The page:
What is Data Fabric?
Gartner defines data fabric as a design concept that serves as an integrated layer (fabric) of data and connecting processes. A data fabric utilises continuous analytics over existing, discoverable and inferenced metadata assets to support the design, deployment and utilisation of integrated and reusable data across all environments, including hybrid and multi-cloud platforms.
UXP has been ahead of its time and has provided data fabric for digital societies for years. With its standardised integration, security and privacy-preserving capabilities, and metadata support, it has been a preferred integration platform for many countries, municipalities and private sector organisations.
Why is Data Fabric Useful?
Data fabric reduces time for integration design by 30%, deployment by 30% and maintenance by 70%, because the technology designs draw on the ability to use or reuse and combine different data integration styles. Plus, data fabrics can leverage existing skills and technologies from data hubs, data lakes and data warehouses while also introducing new approaches and tools for the future.
Clear economic benefits of the data fabric design pattern are cost savings and improved staff productivity. Thanks to its architectural design approach, UXP adds operational resilience and business agility on top of that.
The resilience of UXP operations is expressed in fewer security incidents, fewer legal disputes and compliance with privacy regulations.
Business agility or flexibility of business operations means that it is easy to switch from one data source to another and modify the virtual distributed data schema when new data service providers are added to UXP-facilitated data fabric.
Real-Time Network-Based Integrations Instead of Data Copies
Traditional approach related to any data processing has always been copying and transforming.
However, there are several intrinsic problems when the copied data is used. First, the data users can never be sure if a given data set is up-to-date and usable for business-critical decisions. Secondly, having several sources of truth may and ultimately will lead to a situation where none of the copies is correct.
Thus, it is best to request the data directly from the source every time it needs to be used. The next question is how to make the real-time integration convenient. Data fabric pattern provides a solution to this.
Management of point-to-point integrations goes quickly out of control when the number of integrated systems increases. Data fabric standardises the connections and adds controls to the connections such as authentication of communicating parties, access control of data services, standardised security and privacy.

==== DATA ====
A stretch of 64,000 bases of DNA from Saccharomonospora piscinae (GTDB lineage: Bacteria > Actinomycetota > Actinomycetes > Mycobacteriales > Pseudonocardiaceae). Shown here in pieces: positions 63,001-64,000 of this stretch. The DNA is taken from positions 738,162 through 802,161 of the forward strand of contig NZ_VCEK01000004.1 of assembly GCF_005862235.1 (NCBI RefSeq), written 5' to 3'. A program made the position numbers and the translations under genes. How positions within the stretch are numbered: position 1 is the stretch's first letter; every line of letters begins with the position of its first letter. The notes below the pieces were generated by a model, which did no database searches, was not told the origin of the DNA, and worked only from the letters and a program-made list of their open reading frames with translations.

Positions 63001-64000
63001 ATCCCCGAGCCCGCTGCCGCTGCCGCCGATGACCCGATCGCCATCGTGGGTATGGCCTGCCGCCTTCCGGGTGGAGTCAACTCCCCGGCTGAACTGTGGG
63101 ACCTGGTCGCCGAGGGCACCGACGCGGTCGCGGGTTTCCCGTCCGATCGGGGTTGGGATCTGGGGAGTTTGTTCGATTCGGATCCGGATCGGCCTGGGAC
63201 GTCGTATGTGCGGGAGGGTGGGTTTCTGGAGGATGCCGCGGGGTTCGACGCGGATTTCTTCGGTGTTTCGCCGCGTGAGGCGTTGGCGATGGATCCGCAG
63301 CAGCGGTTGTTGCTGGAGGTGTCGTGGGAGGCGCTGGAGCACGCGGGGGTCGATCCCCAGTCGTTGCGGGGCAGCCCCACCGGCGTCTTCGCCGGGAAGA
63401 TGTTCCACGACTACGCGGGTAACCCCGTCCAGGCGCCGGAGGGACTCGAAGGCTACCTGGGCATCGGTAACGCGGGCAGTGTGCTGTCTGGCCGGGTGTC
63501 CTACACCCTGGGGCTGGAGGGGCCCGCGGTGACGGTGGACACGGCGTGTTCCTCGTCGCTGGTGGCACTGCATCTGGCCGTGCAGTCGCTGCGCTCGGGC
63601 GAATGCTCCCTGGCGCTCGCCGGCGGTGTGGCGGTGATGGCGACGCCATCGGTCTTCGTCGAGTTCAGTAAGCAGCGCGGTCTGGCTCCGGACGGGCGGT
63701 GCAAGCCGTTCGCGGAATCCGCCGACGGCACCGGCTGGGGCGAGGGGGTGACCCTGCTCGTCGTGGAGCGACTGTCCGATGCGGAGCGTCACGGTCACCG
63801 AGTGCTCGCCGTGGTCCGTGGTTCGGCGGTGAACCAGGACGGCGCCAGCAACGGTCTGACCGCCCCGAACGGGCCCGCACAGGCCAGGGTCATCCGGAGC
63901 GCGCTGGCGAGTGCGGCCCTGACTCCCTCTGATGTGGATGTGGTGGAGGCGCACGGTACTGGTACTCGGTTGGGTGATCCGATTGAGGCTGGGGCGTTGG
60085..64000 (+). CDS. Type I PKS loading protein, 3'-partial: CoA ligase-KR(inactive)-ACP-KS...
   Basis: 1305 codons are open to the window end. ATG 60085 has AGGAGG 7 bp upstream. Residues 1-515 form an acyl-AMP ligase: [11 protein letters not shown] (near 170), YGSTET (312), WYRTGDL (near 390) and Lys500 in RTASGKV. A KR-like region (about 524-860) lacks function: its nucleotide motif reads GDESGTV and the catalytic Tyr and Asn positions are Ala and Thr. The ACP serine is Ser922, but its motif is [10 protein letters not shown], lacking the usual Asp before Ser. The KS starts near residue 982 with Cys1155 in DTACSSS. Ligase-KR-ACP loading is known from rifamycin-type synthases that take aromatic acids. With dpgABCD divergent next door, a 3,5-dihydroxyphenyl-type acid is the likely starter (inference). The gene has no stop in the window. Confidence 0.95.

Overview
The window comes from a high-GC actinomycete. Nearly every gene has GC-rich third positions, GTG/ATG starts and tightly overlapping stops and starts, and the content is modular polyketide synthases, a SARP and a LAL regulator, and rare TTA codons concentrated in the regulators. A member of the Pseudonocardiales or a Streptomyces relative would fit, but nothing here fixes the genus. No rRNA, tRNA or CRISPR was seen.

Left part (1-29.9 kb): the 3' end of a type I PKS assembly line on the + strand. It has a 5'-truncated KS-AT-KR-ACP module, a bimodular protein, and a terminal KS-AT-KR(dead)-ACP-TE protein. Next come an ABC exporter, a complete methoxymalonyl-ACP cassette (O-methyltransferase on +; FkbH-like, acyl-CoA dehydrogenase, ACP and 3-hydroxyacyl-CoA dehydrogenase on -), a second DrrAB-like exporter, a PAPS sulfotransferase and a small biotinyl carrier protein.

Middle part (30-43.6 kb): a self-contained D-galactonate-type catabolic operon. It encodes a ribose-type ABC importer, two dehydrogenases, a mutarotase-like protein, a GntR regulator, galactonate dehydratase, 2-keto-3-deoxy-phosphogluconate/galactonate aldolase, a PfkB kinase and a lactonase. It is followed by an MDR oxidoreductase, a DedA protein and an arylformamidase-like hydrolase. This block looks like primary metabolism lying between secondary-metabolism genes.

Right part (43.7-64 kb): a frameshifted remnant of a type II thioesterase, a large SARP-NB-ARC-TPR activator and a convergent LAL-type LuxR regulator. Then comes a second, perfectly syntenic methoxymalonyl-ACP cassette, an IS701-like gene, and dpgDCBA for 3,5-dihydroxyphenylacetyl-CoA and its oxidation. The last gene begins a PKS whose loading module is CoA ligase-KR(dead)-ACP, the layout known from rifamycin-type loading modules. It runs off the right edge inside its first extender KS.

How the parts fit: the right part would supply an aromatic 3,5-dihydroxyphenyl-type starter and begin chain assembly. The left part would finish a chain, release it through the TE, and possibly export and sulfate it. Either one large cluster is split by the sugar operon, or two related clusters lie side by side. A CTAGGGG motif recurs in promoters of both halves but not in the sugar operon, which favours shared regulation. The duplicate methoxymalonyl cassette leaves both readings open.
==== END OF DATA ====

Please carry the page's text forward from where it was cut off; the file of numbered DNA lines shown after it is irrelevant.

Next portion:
This approach allows to activate a large number of integration endpoints and create collaboration between a large number of organisations while keeping complexity and costs of integration low.
Meaningful Data Ownership
In the modern digital world, access to data needs to be authorised by the organisation that is the primary holder of the data. It implies that we must be able to identify the organisation, be it a data holder or a user, in a secure manner.
The easiest way to achieve this is through a data directory. UXP Directory provides searchable descriptions of the data services and links to the organisations which have ownership or act as custodians of data.
When a data service is taken into use, not only does UXP authenticate both the data service provider and the consumer, but it also logs the data exchange in the integrity-preserving and legally binding (requiring appropriate support of legislation, though) way.
Services can be enriched with metadata in the service input/output field level in the service description, and also in the service and organisation level in the service directory.
Metadata can be used in the analysis and statistics of the data services. The key metadata metrics enable AI/ML algorithms that learn over time and churn out advanced predictions regarding data management and integration.
Network Effects of Data Fabric
The more endpoint provider and data consumer organisations are added to the data fabric, the more value it creates for both parties. The "two-sided marketplace" type of network effect fosters natural expansion of UXP networks. Thus, when governed right, the data fabric ecosystem evolves and grows easily as all parties benefit from it.
Written by Taavi Toomere
Product Manager for Data Exchange Technologies